Evening News Household Ratings Over Time
1980-2008, November to November
Design Your Own Chart

Source: Nielsen Media Research, used under license

Evening News Share Over Time
1993-2008, November to November
Design Your Own Chart

Source: Nielsen Media Research, used under license

The Race Among the Networks

The race among the three network evening newscasts was a case of the audience leader pulling somewhat farther ahead and the No. 3 program falling notably farther behind.

NBC Nightly News with Brian Williams, the No. 1 rated program, had its audience grow to an average 8.6 million viewers a night for the year, an increase of 3%, or about 272,000 viewers, from the year before. That represented an average household rating of 5.8 for the year, up from 5.7 in 2007, and share of 11, same as the year before.4

Evening News Viewership
2007 vs. 2008
Design Your Own Chart

Source: Nielsen Media Research, used under license

ABC, which had made gains in 2007, gave them back in 2008. ABC’s World News Tonight with Charles Gibson averaged 8.1 million viewers in 2008, a loss of about 250,000 viewers, or 3%, from 2007. It is also roughly the same number of viewers ABC gained in 2007 after Gibson took over the anchor chair. Its household rating for the year was 5.6, down from 5.8 the year before, and its share was 10, down from 11 in 2007.5

The third-rated CBS Evening News with Katie Couric suffered the largest audience losses, though they were less than the year before. The program had an average nightly viewership of 6.1 million viewers for the year, a drop of 5% year to year, or about 195,000 viewers. That decline, though, is less than half as big as the year prior’s drop of 13.4%. Couric drew an average household rating of 4.2 for the year, down from 4.5 the year before, and share of 7, down from 8.6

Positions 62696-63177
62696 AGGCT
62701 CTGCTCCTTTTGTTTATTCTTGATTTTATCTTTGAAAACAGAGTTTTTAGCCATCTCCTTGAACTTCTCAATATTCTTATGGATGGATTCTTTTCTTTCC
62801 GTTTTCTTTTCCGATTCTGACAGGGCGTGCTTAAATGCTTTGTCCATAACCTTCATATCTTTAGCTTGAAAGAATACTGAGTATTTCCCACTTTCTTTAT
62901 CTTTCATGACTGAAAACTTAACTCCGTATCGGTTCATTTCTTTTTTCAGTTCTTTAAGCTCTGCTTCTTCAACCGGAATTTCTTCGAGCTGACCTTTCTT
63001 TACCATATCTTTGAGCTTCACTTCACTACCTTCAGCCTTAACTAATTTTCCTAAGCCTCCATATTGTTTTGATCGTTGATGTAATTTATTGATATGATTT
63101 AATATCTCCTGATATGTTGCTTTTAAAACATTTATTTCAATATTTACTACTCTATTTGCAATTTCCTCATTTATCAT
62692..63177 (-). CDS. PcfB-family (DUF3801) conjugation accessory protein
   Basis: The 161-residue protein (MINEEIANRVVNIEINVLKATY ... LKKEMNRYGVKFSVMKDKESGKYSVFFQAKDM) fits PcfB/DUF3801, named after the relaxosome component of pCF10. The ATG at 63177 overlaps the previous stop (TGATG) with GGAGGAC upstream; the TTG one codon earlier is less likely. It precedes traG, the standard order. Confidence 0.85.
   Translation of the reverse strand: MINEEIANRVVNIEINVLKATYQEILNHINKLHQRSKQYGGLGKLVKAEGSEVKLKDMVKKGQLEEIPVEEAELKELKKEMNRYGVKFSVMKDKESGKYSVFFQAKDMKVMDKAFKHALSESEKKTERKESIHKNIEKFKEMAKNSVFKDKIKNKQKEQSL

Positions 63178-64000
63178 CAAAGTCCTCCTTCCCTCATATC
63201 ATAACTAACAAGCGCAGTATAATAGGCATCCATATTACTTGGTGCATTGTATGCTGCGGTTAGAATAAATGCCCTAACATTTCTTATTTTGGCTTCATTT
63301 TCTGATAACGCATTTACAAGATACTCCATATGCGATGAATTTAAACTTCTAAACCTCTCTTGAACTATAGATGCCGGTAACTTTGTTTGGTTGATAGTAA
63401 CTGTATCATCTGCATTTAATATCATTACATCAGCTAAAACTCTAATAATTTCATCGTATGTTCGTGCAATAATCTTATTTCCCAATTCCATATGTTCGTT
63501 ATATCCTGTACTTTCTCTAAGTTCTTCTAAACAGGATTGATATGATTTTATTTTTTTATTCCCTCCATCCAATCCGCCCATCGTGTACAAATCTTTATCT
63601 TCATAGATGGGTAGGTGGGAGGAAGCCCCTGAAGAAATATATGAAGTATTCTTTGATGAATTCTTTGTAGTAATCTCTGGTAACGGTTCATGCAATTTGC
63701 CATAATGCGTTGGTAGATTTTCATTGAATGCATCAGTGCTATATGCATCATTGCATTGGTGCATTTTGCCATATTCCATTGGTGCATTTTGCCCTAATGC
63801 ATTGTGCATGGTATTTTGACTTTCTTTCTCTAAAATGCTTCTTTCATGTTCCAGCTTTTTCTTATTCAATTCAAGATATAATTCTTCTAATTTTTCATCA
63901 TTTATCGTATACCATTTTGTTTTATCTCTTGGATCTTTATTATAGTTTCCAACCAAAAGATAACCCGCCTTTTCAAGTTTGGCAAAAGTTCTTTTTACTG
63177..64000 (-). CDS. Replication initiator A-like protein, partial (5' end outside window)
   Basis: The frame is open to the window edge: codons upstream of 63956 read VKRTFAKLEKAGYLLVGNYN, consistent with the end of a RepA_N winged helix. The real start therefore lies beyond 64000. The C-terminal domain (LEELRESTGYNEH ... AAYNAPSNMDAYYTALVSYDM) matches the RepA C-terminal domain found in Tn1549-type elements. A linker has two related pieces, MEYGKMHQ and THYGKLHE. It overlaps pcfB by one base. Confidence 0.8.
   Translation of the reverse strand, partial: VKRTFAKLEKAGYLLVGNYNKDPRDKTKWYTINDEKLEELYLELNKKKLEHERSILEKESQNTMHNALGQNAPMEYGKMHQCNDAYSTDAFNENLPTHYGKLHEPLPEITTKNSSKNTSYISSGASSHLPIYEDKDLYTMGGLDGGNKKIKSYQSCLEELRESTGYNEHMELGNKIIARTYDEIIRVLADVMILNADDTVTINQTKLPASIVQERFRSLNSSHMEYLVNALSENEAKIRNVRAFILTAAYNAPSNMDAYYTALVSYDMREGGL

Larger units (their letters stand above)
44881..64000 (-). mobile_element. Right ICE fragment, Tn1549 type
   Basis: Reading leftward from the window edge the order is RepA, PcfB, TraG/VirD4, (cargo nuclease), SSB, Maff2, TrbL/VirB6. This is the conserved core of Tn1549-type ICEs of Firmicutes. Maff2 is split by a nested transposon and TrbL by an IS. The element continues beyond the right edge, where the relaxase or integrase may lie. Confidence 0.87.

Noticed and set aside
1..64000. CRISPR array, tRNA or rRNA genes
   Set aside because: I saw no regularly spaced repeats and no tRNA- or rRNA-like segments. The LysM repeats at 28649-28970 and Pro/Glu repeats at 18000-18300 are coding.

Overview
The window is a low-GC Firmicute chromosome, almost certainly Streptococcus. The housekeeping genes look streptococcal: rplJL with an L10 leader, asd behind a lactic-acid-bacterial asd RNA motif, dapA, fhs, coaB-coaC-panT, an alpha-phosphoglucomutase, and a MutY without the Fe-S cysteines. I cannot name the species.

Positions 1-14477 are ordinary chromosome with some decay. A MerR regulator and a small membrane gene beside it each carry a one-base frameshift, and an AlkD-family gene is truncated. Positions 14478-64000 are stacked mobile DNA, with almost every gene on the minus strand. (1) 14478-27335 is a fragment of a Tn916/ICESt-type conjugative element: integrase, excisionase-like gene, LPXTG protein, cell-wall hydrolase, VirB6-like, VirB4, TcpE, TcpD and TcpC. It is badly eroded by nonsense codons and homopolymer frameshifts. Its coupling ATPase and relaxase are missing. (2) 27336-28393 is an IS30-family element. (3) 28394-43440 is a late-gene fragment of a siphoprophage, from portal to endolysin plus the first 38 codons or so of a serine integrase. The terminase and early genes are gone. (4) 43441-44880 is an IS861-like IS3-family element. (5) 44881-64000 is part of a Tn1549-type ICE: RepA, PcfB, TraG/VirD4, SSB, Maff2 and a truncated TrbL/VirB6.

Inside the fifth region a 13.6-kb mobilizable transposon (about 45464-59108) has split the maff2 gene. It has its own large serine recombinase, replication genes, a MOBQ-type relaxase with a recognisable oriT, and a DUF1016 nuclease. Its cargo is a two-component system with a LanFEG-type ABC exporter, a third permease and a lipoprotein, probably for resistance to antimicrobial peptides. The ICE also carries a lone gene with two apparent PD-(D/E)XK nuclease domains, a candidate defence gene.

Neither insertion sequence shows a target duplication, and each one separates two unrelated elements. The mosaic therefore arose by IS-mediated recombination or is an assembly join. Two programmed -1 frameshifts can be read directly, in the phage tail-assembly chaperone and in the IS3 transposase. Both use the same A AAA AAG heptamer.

Were those numbers helped by Couric’s interviews with GOP vice presidential candidate Sarah Palin in late September? The evidence, on balance, suggests they may have been, although more people watched the Couric interviews on YouTube than on CBS (see the sidebar in the Network Audience Section). Since September, CBS gained viewers month-to-month four out of five months, compared with just once for ABC (in September during Gibson interviews with Palin) and twice for NBC (November and January). The only month CBS did not gain was in November, when it basically flat.

In other words, Couric, who according to most critics had a more successful year journalistically in 2008 than 2007, and who airs on the network with the strongest prime-time entertainment ratings, did see the trend line at the end of the year become more positive. But even with the late-year gains, her program in 2008 still lost audience faster than its rivals for the year over all.

Evening News Household Ratings
2007 vs. 2008
Design Your Own Chart

Source: Nielsen Media Research, used under license

Evening News Share
2007 vs. 2008
Design Your Own Chart

Source: Nielsen Media Research, used under license

In share, or the percentage of television sets in use tuned to news during the half-hour, NBC was at 11 for the year, ABC was at 10, and CBS 7.

Earlier in the year, Couric’s persistently poor ratings led to speculation that she could be replaced as anchor before the expiration of her contract in 2011. Those discussions reportedly included finding Couric a spot on 60 Minutes (where she is a contributor) or a syndicated talk show.

By fall, however, network executives remained supportive in public of her performance as anchor.7 CBS President and CEO Les Moonves strongly backed Couric after the conventions in early September. “We all wish the ratings were better,” Moonves said. “I think the conventions accentuated what a phenomenal talent she is. She is great on her feet. She is a great interviewer. She’s great at passing the ball around. I think she did an extraordinary job, and I was extremely proud of her and our entire CBS News team during the conventions. I think we showed how good we were. I really do. Ratings notwithstanding, we’re doing a terrific job.”8

Those comments came, moreover, before Couric gained praise among journalists for her September interviews with Palin.